“Of course, there are times when I just want to jump into a time machine and leap a year into the future, after first programming the contraption to give me the accumulated knowledge of 12 months of intensive Chinese language study...
“But who has time for that?” she said with a wry smile.
As for the language barrier, she said that music was the closest thing to meaningful non-linguistic communication.
“When is the last time that you paid close attention to the lyrics when shaking it up on the dance floor? We dance to rhythms, we move to the partnership between melody and harmony, and we hum to the language of ‘hum’. We don’t need translators, we don’t need Esperanta. We just hum.”
So if language is somewhat irrelevant to musical enjoyment, are you not bothering with learning Mandarin, I asked her.
“No, not at all. I have my study time. But I am not obsessed with it. At work, I sing the blues, literally. I sing to jazzy accompaniment. And last I checked, saxes and drums don’t know a lick of Mandarin, Cantonese or English. So at work, I can easily get by without complex foreign language skills. But on my way home, it would be nice to be able to ask the person standing next to me how long til the next bus or subway car arrives. It’s a work in progress, this language thing.”
She said that despite only rudimentary Mandarin ability, she was still able to get steady gigs as a singer, promote a series of entertainment events and also participate in the opening of a new music studio.
So how did she look at some of the more practical challenges of living in China’s most densely populated city?
“My first impression of Shenzhen is that... wow, it’s very very crowded here. But as a singer, I also thought it would be a lot easier to fill bars and mini concert halls here than it would be back in sleepy old Ontario. But after the initial euphoria of living here faded somewhat, I began to realize that, wow... things are not cheap.”
So what does that mean in practical terms? Are you a victim of inflation, or is you income rising proportionally?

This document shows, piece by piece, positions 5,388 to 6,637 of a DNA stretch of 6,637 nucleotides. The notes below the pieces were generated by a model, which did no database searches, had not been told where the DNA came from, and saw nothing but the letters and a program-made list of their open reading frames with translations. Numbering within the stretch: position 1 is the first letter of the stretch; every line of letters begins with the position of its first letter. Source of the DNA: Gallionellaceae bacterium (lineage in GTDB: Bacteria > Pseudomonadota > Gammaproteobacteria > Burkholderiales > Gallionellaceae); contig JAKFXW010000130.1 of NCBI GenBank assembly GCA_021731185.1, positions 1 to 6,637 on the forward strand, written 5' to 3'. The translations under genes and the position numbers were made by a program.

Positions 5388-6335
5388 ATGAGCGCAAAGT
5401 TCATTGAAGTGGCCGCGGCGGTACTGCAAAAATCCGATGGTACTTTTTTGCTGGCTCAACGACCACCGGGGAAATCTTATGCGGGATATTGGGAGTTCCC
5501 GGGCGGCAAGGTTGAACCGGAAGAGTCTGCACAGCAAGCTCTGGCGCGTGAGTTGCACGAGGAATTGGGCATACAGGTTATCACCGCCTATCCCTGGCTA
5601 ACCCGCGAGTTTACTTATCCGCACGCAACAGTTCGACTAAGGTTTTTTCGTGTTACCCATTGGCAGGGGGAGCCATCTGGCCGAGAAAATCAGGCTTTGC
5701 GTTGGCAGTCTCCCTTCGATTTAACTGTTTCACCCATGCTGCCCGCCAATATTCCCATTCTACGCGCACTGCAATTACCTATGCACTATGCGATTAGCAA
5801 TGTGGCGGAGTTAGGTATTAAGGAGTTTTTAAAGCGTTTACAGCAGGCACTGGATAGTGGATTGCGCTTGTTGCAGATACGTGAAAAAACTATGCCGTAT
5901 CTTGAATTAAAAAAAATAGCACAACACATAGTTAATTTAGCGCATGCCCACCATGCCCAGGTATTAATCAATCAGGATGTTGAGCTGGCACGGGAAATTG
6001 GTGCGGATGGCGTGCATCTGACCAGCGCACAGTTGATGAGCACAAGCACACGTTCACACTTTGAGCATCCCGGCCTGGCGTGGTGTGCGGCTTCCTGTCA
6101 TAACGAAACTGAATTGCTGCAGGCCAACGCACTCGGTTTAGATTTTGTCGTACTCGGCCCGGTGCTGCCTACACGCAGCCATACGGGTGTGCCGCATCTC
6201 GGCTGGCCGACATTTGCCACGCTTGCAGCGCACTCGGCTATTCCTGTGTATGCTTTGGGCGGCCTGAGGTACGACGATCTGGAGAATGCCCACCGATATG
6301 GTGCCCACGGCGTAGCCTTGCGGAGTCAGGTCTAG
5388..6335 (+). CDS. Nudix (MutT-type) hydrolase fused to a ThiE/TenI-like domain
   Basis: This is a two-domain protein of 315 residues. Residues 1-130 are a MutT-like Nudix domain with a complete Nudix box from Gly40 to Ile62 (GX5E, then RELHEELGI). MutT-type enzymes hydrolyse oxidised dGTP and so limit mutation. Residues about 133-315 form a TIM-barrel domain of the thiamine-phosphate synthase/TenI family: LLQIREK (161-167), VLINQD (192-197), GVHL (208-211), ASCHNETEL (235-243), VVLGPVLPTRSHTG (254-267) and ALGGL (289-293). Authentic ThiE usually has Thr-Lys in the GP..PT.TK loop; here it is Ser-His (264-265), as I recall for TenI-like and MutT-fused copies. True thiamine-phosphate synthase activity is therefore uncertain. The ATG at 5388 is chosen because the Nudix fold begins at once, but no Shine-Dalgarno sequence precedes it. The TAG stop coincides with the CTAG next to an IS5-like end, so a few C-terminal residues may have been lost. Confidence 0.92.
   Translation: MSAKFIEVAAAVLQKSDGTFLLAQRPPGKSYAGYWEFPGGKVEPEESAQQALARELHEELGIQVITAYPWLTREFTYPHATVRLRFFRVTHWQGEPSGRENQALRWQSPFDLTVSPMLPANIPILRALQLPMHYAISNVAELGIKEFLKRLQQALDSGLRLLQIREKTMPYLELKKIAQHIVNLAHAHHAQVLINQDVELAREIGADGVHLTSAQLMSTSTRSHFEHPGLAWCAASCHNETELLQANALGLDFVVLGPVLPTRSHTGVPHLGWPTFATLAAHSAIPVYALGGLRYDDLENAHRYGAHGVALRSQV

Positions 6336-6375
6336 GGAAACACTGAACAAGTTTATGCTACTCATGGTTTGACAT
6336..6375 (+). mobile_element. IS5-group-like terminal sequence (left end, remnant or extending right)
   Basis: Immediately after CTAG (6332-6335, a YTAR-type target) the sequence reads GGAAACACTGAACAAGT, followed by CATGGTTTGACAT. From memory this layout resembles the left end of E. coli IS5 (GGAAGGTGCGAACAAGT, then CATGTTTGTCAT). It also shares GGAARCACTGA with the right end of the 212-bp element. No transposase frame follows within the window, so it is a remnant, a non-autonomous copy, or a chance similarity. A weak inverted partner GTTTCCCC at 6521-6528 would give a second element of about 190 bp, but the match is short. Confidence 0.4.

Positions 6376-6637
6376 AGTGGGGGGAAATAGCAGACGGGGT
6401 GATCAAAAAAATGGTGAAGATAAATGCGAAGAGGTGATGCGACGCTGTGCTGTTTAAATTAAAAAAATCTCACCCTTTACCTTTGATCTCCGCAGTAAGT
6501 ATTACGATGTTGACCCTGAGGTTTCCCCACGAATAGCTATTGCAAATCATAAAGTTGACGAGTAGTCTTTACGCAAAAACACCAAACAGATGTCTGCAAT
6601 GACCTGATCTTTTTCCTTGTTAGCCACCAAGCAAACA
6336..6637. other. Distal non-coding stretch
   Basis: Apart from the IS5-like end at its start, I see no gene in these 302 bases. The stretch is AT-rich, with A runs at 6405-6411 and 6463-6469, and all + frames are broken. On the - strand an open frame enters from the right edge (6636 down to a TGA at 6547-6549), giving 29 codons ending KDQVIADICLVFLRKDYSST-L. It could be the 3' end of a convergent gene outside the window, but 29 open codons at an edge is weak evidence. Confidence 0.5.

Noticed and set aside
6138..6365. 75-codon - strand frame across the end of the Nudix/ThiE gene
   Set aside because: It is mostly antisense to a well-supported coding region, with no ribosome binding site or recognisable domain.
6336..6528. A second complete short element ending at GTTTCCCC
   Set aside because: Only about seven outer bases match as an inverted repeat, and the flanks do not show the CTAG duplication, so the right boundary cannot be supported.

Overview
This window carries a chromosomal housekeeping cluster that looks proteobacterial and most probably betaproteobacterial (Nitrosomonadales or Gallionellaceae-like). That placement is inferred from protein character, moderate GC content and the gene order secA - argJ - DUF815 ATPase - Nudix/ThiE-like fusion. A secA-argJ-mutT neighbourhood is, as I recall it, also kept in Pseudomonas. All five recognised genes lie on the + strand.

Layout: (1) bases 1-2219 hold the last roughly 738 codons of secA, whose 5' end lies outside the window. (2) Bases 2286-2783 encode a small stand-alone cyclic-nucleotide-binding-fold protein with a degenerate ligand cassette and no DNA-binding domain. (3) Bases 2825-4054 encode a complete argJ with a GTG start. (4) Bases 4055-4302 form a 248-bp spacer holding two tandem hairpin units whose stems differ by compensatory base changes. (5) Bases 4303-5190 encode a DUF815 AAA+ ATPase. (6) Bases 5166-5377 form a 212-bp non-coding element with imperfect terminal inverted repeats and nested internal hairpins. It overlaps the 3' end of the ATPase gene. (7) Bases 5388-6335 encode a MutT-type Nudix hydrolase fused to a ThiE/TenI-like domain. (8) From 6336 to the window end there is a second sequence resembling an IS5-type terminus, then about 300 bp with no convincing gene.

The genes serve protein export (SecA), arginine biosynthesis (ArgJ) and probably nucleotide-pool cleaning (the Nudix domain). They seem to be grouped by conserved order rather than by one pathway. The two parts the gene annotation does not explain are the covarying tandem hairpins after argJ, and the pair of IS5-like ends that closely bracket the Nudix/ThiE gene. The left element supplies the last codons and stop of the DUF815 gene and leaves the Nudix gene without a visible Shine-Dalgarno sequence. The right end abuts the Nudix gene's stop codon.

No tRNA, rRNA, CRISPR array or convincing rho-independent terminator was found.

“Most obvious is this ‘phantom gas tax’. Why not just reset the meters in taxis? Why put the pressure on the cabbies to explain after every ride that they must pay two yuan more for the new surcharge? I know it’s not much, but it’s just part of the frustration of being a consumer in China, I am afraid. We are pretty low on the totem pole.”
She said that the city was full of opportunities, seemingly unlimited... but that quality of service was still enduring undeniable growing pains.
“I think the inattention to detail as far as a service mentality springs mainly from two areas. First, there is no tipping so there is no incentive to ratchet up service. Second, people are just used to grinless service and don’t complain when cheerless waiters or taxi drivers don’t even bother to return a friendly greeting and just wait for bill payment. But I am hopeful this is not a permanent predicament,” Ms. Morrison said.
And as far as investing? How did she view the safety of capital and the sanctity of contract, albeit as an outsider to the financial industry?
“I work in the entertainment industry, and if a club fails it is less due to ill-advised investment and more the result of poor management. That being said, if I park my money somewhere, even temporarily, I want to know exactly where it is at all times and the treatment it is given. I just don’t feel confident that my needs would come first with a broker if I put money into the market. But time will tell.”
Read last week's Shenzhen story Country girl's encounter with bustling Big City